Near-Accidents Spur MBTA Bulletin On Door Protocols For Subway Trains

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By Chris Lisinski
State House News Service

The most recent stretch of Massachusetts Bay Transportation Authority safety problems involved passengers and bags getting stuck in train doors and another “near miss” on the Green Line, officials said Thursday.

On Monday, January  1, a passenger’s leg became caught in a closing Green Line door at the Medford/Tufts station, according to a presentation MBTA chief safety officer Tim Lesniak gave to the agency’s board. The door did not automatically open back up because the operator had shut down the train to change its direction, Lesniak said.

“While this situation is concerning, due to the design of the car, once either control stand was brought back live, the sensitive edge on the door would note the obstruction and reopen,” he said.

Lesniak also described three incidents involving Red Line doors in December 2023. In two cases, passengers’ bags became trapped outside the vehicles while the riders themselves were inside holding the straps, he said. The other incident involved a contractor whose hand got caught in the closing door of a train preparing to depart.

“Here, the individual’s hand was at such an angle that the sensitive edges on the doors would not recognize it as an obstruction. However, because of that angle that their hand was at in relation to the door, they were able to slip their hand out easily,” he said.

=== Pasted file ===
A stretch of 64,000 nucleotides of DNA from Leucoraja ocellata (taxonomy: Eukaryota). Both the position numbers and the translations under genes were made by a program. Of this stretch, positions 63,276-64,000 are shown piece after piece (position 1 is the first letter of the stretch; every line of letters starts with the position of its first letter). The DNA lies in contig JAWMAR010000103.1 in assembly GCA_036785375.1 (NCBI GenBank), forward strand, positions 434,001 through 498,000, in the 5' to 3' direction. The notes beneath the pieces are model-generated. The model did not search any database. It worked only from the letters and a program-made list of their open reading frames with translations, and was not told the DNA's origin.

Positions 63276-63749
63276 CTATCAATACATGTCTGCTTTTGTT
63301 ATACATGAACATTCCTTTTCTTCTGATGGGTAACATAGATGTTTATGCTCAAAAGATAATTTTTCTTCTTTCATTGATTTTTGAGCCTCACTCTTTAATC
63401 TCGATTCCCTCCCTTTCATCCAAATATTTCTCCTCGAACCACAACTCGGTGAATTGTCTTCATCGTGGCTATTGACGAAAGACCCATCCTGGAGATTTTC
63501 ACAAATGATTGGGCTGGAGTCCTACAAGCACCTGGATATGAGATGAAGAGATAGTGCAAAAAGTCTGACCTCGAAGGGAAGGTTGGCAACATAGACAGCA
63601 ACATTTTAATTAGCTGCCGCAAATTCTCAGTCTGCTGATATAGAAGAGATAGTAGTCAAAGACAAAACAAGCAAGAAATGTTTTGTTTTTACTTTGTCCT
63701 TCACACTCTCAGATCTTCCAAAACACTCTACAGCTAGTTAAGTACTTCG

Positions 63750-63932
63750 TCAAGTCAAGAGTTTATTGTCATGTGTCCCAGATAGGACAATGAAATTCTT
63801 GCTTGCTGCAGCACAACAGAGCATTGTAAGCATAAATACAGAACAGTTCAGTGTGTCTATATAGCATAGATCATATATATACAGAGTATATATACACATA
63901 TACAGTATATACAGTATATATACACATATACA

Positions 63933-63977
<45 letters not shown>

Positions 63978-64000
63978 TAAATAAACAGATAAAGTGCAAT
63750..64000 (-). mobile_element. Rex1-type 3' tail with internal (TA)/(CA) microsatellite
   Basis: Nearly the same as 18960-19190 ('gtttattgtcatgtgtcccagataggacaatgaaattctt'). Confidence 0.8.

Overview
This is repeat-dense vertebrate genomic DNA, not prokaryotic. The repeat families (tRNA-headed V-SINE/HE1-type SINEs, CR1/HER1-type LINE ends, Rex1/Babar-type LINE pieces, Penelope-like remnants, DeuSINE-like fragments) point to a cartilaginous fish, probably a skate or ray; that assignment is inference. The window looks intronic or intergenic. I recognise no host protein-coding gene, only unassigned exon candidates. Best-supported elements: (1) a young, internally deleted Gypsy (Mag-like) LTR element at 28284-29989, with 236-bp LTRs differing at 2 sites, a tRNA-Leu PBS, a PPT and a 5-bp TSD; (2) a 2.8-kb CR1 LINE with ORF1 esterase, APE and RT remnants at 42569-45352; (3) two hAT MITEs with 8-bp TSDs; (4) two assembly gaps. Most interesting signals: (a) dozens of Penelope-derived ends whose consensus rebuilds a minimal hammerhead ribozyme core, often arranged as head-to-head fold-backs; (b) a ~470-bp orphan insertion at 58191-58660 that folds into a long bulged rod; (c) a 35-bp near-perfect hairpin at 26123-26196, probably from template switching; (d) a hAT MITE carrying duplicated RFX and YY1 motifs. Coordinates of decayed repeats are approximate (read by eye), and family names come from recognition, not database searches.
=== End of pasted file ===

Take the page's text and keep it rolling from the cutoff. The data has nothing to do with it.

Lesniak said the MBTA had about as many “door incidents” in 2023 as it did in 2022, and about half as many as the annual average before the COVID-19 pandemic, when the MBTA had higher ridership.

He distinguished the recent incidents from the April 2022 death of Robinson Lalin, 39, who was fatally dragged after his right arm got caught in a closing Red Line door. Federal investigators found that a short circuit on the train prevented a failsafe from triggering, which allowed the vehicle to begin moving with Lalin trapped in the door.

“Here, there were no mechanical defects observed in any of these incidents, and at no time was the individual at risk of getting dragged,” Lesniak said Thursday, January 25 about the December 2023 and January 2024 problem. “The doors were functioning as designed.”

In response, Lesniak said, the T issued a bulletin to subway operators to refresh them about door protocols and broadcast in-station safety reminders announcements to passengers, and he said the T will install additional signage.

Lesniak also told the agency’s board about the latest “near miss” on the subway that occurred on the Green Line on Monday, January 8.

Dispatchers in the operations control center granted workers access onto the train right-of-way along a part of the Green Line Extension to turn off switch heaters. Trains were supposed to be stopped during that time, but one vehicle departed from the Medford/Tufts station, Lesniak said.

No one was injured in the incident. Lesniak said a preliminary investigation determined that the dispatcher made no mistakes, but that a route select switch at Medford displayed a “green signal” to the train.

Moving forward, the operations control center will take control of route select switches so that green signals cannot be mistakenly displayed while workers are in the right-of-way, Lesniak said.

string of near-miss incidents at the T have drawn the scrutiny of federal investigators, who have pointedly demanded the MBTA make immediate changes to protect workers from risks of being struck by trains.

On Friday, January 5 — three days before the most recent incident — the Federal Transit Administration notified the MBTA it was formally closing an immediate action letter it issued on April 18, 2023, writing that T officials completed the actions ordered last spring.


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